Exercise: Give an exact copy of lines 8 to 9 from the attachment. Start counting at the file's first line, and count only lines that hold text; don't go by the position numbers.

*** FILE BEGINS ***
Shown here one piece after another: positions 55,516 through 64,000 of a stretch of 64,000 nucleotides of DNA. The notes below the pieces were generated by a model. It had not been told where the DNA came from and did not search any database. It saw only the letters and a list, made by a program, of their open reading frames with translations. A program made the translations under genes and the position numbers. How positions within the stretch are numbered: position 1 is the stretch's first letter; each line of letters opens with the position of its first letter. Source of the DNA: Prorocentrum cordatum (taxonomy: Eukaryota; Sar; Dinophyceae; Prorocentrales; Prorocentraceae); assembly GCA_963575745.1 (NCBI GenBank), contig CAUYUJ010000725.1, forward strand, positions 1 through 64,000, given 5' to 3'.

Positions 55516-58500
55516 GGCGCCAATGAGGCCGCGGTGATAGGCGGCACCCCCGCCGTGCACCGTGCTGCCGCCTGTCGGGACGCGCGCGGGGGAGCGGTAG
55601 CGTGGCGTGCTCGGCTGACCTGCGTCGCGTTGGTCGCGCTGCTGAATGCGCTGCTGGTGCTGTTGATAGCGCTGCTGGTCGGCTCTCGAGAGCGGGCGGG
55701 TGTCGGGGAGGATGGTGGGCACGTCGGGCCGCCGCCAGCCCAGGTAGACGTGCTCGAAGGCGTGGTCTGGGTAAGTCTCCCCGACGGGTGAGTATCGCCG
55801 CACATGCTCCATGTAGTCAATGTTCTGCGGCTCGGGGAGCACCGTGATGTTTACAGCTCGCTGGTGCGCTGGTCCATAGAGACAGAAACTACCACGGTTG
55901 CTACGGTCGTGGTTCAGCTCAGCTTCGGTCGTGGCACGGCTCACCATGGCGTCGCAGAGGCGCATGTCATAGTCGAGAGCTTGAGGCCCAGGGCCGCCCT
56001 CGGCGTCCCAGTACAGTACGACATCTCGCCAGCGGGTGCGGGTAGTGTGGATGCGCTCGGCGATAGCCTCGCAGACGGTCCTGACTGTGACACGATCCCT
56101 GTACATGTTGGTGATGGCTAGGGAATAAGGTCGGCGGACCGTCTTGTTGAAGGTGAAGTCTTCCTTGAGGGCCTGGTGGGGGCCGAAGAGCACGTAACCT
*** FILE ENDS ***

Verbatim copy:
56001 CGGCGTCCCAGTACAGTACGACATCTCGCCAGCGGGTGCGGGTAGTGTGGATGCGCTCGGCGATAGCCTCGCAGACGGTCCTGACTGTGACACGATCCCT
56101 GTACATGTTGGTGATGGCTAGGGAATAAGGTCGGCGGACCGTCTTGTTGAAGGTGAAGTCTTCCTTGAGGGCCTGGTGGGGGCCGAAGAGCACGTAACCT